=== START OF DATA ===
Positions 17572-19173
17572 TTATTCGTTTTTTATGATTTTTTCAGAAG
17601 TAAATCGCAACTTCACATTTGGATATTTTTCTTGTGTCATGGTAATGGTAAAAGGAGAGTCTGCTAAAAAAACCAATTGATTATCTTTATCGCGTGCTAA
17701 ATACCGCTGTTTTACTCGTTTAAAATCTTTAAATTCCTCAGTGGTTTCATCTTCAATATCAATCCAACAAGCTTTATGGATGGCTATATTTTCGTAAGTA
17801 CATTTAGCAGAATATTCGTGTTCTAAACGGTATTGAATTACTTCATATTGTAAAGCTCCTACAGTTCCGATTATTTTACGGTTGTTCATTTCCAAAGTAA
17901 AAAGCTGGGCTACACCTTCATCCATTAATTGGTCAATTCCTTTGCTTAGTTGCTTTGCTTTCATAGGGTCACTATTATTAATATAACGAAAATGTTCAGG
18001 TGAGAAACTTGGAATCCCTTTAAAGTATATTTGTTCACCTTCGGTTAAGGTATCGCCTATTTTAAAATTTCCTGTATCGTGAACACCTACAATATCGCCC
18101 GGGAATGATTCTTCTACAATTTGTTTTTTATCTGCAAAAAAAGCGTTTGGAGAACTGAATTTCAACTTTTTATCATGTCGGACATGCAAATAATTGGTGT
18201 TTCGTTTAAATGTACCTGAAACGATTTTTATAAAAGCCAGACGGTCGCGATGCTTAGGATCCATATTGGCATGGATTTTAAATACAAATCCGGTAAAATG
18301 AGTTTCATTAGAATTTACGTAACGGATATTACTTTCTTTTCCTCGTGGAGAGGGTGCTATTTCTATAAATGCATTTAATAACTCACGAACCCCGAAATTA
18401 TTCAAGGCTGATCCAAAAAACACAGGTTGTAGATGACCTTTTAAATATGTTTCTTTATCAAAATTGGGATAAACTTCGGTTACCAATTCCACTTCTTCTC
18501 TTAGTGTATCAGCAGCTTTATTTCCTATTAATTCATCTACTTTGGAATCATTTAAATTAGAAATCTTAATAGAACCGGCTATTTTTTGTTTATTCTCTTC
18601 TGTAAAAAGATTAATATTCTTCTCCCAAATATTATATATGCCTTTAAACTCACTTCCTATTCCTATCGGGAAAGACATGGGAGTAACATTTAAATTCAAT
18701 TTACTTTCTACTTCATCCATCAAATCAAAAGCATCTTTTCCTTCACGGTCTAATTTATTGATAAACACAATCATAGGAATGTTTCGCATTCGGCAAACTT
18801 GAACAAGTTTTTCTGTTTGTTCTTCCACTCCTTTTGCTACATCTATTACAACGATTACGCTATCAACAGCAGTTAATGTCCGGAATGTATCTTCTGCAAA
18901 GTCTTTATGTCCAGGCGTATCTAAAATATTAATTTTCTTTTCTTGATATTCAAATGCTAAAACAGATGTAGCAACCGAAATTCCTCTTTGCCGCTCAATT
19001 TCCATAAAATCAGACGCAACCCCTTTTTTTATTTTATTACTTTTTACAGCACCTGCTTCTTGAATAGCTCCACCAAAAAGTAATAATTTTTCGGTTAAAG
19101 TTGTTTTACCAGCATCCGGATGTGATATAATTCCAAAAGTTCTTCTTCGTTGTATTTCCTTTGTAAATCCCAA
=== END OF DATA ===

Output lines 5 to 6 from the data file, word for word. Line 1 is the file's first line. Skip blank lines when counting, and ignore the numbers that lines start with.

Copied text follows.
17801 CATTTAGCAGAATATTCGTGTTCTAAACGGTATTGAATTACTTCATATTGTAAAGCTCCTACAGTTCCGATTATTTTACGGTTGTTCATTTCCAAAGTAA
17901 AAAGCTGGGCTACACCTTCATCCATTAATTGGTCAATTCCTTTGCTTAGTTGCTTTGCTTTCATAGGGTCACTATTATTAATATAACGAAAATGTTCAGG